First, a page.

Although Closet Case Files is where Heather had started years ago, the business had transformed into something more than just a blog. Closet Case Patterns mostly clearly described the brand today. And that was that!
After deciding on a name change, we made subtle edits to the logo, color story, and typography that will help carry the brand for years to come.
Q: What surprised you about going through our design process?
Heather: It really forced me to think about my business from a deep, holistic place almost before we even got started. Plodding my way through the 40h7 workbooks I learned so much about my business, and they are such great synthesizers that getting their brand strategy guide felt a little like a revelation.
Also, I was totally unnecessarily stressed about what it would be like working with a team. The entire process from beginning to end was so seamless and easy; it was simple to stay on top of updates and developments, and I never felt over or underwhelmed.
Heather runs her blog on Wordpress, her courses on Teachable, and her shop on Shopify.
Before we redesigned the website, all of these sites had a bit of their own vibe happening. This is confusing for visitors, especially the super duper important first time visitor. They're not always sure if they're in the right spot as they navigate from site to site. And on top of that, all sorts of different visuals stories leads to inconsistency and sense of unprofessionalism. All things we were definitely looking to fix.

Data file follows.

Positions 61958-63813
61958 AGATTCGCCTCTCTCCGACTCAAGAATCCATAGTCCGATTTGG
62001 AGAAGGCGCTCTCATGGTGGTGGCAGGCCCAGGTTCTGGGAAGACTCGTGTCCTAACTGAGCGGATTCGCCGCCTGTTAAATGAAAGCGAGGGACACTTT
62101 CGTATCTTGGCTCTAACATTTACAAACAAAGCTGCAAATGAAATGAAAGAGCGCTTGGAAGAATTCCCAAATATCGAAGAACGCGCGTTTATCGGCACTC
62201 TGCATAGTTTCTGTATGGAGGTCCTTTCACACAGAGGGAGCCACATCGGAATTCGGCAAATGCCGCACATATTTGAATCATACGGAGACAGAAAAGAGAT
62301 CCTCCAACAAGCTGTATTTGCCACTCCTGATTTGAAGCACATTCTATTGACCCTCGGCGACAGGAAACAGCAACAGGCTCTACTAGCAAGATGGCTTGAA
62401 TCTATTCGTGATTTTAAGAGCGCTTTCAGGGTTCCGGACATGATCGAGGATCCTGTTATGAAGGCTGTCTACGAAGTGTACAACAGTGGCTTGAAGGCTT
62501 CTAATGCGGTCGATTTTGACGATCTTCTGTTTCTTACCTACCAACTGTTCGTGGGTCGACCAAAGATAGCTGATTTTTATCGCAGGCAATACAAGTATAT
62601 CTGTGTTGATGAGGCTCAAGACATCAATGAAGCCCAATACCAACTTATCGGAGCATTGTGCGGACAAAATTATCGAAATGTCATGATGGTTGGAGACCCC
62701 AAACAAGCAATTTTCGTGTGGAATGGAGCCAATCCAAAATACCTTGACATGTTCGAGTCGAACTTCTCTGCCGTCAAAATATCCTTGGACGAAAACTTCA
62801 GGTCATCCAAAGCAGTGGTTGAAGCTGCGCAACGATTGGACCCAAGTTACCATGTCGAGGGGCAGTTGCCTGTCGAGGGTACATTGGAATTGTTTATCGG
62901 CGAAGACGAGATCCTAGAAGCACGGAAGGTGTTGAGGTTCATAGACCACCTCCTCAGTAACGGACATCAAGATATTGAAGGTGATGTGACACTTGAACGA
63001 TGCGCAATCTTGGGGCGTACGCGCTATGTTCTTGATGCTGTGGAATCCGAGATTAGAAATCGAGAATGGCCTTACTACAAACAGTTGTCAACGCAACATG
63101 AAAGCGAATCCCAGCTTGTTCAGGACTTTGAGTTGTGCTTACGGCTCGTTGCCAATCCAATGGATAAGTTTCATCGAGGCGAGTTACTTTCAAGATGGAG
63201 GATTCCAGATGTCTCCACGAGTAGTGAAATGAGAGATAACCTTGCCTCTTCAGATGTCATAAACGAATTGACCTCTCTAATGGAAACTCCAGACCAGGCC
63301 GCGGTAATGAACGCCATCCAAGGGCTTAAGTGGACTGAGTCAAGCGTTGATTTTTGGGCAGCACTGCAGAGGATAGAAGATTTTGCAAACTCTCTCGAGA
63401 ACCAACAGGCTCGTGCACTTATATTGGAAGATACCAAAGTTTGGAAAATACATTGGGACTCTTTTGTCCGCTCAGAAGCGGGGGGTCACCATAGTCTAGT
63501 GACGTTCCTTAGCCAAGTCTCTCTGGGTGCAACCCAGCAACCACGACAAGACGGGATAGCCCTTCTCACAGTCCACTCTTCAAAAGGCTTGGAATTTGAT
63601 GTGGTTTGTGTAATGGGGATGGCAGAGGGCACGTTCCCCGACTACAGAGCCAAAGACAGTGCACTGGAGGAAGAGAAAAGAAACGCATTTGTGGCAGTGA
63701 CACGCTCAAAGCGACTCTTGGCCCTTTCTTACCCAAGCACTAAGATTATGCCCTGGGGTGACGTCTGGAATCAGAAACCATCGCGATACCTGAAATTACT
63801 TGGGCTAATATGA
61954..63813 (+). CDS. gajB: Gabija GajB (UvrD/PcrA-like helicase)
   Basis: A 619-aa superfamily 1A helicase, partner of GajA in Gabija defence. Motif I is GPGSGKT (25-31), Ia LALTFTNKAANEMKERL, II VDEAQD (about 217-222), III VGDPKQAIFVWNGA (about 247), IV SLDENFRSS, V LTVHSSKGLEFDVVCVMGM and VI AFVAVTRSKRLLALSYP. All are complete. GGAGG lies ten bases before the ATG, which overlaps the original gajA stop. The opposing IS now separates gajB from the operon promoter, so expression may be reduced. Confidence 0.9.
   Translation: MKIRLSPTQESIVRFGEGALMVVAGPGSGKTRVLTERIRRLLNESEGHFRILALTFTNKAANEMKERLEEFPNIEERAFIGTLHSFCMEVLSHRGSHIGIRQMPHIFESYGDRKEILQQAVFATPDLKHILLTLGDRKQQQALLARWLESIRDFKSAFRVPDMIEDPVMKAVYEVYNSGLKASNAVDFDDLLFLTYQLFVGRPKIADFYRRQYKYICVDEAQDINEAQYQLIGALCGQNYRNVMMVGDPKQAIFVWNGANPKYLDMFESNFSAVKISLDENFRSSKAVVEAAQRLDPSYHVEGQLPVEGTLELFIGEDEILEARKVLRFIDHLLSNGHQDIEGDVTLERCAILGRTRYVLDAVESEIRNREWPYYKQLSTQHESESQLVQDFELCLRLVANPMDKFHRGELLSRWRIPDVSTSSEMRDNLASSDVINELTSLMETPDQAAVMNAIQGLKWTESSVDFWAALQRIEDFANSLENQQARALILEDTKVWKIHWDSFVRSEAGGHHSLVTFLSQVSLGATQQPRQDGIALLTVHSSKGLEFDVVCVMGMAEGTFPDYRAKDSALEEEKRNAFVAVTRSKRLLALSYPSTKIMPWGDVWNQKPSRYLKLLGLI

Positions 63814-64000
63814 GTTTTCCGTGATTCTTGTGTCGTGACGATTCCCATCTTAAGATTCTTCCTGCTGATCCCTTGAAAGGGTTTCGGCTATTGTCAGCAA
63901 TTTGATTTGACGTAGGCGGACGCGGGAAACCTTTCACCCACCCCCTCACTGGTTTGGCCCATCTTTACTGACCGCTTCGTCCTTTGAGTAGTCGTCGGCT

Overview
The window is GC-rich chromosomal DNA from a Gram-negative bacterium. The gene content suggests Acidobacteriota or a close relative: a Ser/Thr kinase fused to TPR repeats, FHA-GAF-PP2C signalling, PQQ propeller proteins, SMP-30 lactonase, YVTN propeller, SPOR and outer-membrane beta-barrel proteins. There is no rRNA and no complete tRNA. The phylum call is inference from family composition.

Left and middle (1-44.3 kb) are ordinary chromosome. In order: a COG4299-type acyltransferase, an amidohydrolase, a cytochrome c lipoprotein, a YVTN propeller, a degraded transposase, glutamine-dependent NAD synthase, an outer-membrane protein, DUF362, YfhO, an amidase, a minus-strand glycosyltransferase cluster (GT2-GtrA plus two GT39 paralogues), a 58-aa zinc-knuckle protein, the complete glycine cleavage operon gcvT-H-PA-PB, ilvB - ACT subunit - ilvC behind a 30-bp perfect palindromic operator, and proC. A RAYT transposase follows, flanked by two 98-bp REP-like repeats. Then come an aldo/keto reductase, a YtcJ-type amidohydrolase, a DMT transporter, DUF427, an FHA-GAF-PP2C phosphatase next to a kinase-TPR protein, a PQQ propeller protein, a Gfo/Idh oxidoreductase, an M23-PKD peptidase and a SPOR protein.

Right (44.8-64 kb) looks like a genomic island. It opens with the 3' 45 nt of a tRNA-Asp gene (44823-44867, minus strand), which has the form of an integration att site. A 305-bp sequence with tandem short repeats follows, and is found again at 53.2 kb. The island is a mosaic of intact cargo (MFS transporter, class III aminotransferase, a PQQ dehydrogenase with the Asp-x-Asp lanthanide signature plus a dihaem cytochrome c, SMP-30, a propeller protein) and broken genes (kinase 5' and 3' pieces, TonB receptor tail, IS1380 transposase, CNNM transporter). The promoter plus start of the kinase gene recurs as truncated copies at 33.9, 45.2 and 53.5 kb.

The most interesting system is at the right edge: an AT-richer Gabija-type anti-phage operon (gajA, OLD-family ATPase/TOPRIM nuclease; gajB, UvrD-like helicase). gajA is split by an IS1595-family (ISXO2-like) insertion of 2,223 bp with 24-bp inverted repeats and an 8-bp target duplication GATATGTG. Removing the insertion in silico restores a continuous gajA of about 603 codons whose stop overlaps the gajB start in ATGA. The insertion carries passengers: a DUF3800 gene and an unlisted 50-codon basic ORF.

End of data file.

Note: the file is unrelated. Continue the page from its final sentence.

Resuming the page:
Heather wanted to stick with all of the current platforms, which was 100% the right choice. Wordpress is an excellent blogging platform, Teachable is where you want to be if you run courses, and Shopify is the e-commerce king (or queen). So, our challenge was to make these three very different platforms tell the same story seamlessly.
A big way that we solved this problem was by unifying the Wordpress + Shopify design as much as possible. We also created a dedicated homepage for the entire brand, whereas before each site had their own homepage of sorts.
Q: How did our work add value to your business?
Heather: For the first time, I have a beautiful, cohesive brand identity that carries through from my website right into my email signature, that will grow and evolve as my business does the same. I feel incredibly confidant about how Closet Case Patterns looks and what it communicates. The work 407 did ensures that I can plan for the future knowing that one of the really key parts of my potential success is totally taken care of.
The finished product
...is something that we couldn't be more proud of.
For every project, we create a list of 3-5 words to describe the ethos of the brand. As we work, these words are always on our mind.
For Closet Case Patterns, our words were wit, ambition, knowledge, and delight. And we think the finished product encompasses just that.
*This post was written on 2.21.17. Websites are constantly evolving and may look different now than when originally launched.